What are the United States District Courts?

(Last updated January 8, 2006)

What are the United States district courts?

“The United States district courts are the trial courts of the federal court system. (They are NOT part of your state’s court system)

Within limits set by Congress and the Constitution, the district courts have jurisdiction to hear nearly all categories of federal cases, including both civil and criminal matters.

There are 89 districts in the 50 states, which are listed with their divisions in Title 28 of the U.S. Code, Sections 81-144. District courts also exist in Puerto Rico, the Virgin Islands, the District of Columbia, Guam, and the Northern Mariana Islands. In total there are 94 U.S. district courts. Some states, such as Alaska, are composed of a single judicial district. Others, such as North Carolina, are composed of multiple judicial districts.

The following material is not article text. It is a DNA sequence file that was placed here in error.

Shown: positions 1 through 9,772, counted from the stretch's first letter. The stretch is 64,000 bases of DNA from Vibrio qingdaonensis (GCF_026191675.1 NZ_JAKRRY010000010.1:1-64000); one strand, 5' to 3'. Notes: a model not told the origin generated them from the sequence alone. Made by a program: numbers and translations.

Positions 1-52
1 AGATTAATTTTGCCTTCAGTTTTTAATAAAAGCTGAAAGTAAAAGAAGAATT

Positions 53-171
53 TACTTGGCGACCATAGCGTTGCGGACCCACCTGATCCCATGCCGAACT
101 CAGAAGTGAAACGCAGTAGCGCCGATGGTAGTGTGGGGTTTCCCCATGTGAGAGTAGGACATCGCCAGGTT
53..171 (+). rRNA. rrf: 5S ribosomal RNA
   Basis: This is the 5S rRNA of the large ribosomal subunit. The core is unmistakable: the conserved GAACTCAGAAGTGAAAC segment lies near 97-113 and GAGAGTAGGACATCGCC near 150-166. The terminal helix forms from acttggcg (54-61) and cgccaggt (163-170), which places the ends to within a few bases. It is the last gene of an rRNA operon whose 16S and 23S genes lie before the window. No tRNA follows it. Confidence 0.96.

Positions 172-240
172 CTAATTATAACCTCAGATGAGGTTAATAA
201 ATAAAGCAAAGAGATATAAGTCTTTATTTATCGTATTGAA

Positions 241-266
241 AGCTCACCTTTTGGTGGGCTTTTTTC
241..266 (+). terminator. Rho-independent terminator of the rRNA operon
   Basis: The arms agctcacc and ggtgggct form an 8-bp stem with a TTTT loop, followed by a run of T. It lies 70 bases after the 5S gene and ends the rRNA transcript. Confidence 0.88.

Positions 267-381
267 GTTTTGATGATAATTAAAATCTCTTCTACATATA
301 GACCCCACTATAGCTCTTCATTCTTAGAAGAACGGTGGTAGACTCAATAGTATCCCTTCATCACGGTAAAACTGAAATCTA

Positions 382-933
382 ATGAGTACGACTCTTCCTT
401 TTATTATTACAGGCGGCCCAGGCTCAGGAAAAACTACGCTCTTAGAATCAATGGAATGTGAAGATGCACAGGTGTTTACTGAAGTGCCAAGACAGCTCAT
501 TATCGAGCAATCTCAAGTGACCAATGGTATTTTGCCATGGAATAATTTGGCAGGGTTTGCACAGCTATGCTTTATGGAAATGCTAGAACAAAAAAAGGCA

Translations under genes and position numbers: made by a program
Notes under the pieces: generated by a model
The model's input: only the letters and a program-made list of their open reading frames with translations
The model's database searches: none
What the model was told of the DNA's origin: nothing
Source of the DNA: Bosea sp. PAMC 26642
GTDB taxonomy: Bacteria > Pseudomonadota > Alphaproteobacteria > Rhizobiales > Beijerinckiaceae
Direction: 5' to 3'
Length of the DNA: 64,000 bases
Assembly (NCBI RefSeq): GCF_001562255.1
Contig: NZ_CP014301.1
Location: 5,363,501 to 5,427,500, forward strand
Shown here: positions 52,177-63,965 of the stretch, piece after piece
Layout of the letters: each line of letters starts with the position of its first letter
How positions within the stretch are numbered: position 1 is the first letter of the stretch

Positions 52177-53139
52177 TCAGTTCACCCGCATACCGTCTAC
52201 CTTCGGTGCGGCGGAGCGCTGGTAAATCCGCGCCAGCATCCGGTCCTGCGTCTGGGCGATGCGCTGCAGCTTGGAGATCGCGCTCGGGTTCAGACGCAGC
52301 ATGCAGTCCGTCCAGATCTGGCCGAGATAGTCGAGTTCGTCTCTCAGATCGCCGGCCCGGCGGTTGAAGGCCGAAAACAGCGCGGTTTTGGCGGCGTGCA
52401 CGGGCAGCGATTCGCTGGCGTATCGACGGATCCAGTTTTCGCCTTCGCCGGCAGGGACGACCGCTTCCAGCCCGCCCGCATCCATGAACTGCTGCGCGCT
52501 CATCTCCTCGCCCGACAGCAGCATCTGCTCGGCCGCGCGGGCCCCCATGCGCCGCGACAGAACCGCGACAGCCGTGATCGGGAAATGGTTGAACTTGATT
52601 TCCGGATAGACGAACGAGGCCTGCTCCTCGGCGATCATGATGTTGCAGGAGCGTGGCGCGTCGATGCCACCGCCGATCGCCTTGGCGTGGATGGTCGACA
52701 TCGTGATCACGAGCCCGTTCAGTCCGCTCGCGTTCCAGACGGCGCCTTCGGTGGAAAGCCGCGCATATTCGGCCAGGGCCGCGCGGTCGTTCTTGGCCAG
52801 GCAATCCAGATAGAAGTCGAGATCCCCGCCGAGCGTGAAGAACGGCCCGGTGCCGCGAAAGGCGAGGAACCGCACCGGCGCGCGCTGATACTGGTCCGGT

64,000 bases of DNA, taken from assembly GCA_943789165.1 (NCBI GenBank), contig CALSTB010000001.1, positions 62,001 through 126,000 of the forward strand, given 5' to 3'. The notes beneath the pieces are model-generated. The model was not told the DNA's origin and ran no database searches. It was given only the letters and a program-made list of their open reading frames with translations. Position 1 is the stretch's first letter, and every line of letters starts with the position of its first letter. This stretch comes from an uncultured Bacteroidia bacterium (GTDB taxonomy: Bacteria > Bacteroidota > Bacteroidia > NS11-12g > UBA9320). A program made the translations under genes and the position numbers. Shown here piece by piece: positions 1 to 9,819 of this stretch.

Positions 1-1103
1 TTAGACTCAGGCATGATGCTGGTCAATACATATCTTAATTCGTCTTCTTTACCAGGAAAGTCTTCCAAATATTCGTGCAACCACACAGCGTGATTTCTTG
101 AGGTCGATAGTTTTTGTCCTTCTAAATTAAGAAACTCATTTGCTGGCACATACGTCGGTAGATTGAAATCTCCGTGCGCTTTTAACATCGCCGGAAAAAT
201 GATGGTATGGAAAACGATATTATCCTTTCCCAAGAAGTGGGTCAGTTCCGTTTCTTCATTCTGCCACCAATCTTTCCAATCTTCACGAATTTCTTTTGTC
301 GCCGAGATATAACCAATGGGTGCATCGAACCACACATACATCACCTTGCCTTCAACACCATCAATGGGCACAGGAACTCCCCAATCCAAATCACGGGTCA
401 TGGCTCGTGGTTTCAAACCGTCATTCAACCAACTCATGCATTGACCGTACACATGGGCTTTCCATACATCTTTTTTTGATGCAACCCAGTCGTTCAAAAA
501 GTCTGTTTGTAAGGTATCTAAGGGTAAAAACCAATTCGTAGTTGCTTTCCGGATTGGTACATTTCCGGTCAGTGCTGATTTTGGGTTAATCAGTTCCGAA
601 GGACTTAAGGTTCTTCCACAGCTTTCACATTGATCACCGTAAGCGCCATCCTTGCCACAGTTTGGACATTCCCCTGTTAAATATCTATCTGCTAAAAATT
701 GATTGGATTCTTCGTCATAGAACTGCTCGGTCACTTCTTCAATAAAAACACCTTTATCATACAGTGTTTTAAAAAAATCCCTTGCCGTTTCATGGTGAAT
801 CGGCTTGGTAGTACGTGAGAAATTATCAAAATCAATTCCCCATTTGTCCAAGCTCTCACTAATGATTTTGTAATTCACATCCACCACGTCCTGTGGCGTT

What are Federal Courts’ current policies for jury duty service?

Each judicial district must have a formal written plan for the selection of jurors, which provides for random selection from a fair cross-section of the community in the district, and which prohibits discrimination in the selection process.  

By law, a copy of a district's Jury Plan (A.K.A. “Juror Selection Plan”) must be available for review in the clerk's office.

 

Can a prospective juror be excused?

Many courts offer excuses from service, on individual request, to designated groups of persons or occupational classes.”

(Source: http://www.uscourts.gov/districtcourts.html, April 2003)

 

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